Evans Revere, another former senior US diplomat who took part in unofficial talks with North Korean officials last year, said Pyongyang would likely try to extract concessions as a price for Olympics participation.

“It’s hard to imagine Seoul falling for this,” he said, adding that Seoul and Washington had so far stayed in synch in the pressure and isolation campaign.

Mr Revere said Mr Kim’s speech contained the strongest defense yet of North Korea’s status as a permanently nuclear-armed country.

“Implicit in Kim Jong Un’s speech is a willingness to engage with others, including the United States, on the basis of their acceptance of the ‘reality’ of North Korea’s permanent nuclear status. That’s not a basis on which the United States is prepared to engage,” he said.

This picture from North Korea’s KCNA – taken on 29 August and released on 30 August – reportedly shows the Hwasong-12 lifting off from an undisclosed location near Pyongyang. Photo: AFP / KCNA via KNS

‘Reality, not a threat’

North Korea conducted its sixth, and most powerful, nuclear test in September in defiance of international sanctions, raising fears of a new conflict on the Korean peninsula.

After North Korea tested its most powerful intercontinental ballistic missile (ICBM) in November, which it said was capable of delivering a warhead to anywhere in the United States, Mr Kim declared his nuclear force complete.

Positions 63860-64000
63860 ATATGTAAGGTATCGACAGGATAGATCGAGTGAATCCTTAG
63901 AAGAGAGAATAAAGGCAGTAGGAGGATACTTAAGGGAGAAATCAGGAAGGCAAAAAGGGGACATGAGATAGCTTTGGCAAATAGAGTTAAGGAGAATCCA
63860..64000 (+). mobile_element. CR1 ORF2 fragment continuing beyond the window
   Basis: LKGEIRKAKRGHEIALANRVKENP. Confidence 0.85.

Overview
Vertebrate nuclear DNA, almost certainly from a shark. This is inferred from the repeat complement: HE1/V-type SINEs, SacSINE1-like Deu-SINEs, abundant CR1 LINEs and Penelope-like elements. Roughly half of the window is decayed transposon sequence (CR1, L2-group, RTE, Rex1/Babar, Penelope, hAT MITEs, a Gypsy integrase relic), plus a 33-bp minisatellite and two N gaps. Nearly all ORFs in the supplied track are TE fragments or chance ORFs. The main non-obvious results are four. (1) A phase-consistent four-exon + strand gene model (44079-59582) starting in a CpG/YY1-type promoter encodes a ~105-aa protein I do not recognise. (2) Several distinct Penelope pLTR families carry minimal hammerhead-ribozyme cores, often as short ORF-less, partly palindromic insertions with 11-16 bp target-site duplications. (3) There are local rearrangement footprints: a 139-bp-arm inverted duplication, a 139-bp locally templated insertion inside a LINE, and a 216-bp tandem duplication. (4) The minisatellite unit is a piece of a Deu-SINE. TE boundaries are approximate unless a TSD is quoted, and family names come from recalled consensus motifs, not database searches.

He continued that theme in his New Year’s address, announcing that North Korea would focus in 2018 on “mass-producing nuclear warheads and ballistic missiles for operational deployment”.

That, Mr Kim said, was “irreversible with any force”, making it impossible for the United States to start a war against North Korea.

“The whole territory of the US is within the range of our nuclear strike and a nuclear button is always on the desk of my office and this is just a reality, not a threat,” he said, while emphasising that the weapons would only be used if North Korea was threatened.

Mr Kim’s customary New Years’ speech is closely watched for indications of the policy direction the unpredictable and reclusive leader is likely to pursue in the coming year.

Daniel Russel, the top US diplomat for East Asia until last April and now at the Asia Society Policy Institute, said there was an argument to be made to encourage North Korea’s Olympic participation but that it should not be taken too far.

“It’s perfectly legitimate to dial down some of the signaling and the rhetoric … but not to load up their tray with concessions in advance. We should reward responsible behavior, but not try to bribe North Korea into behaving; that doesn’t work,” he said.

Nam Sung-wook, a North Korea expert at Korea University in Seoul said Mr Kim was likely to tone down his weapons testing – at least ahead of the Olympics.

“What North Korea is most afraid of is being forgotten in the international arena,” he said. “Without launching missiles and conducting a nuclear test, North Korea will be in the spotlight just by attending the Winter Olympics.”

Harry Kazianis, director of defense studies at Washington’s conservative Center for the National Interest, said that if North Korea did participate in the Olympics, there could be a lull in tensions, but only a brief one.

“As we move into the spring, Pyongyang will once again test all different types of missiles and weapons,” he said.

– Reuters / BBC / RNZ

Featured image: South Korean president Moon Jae In, and North Korean leader Kim Jong Un. Photo: AFP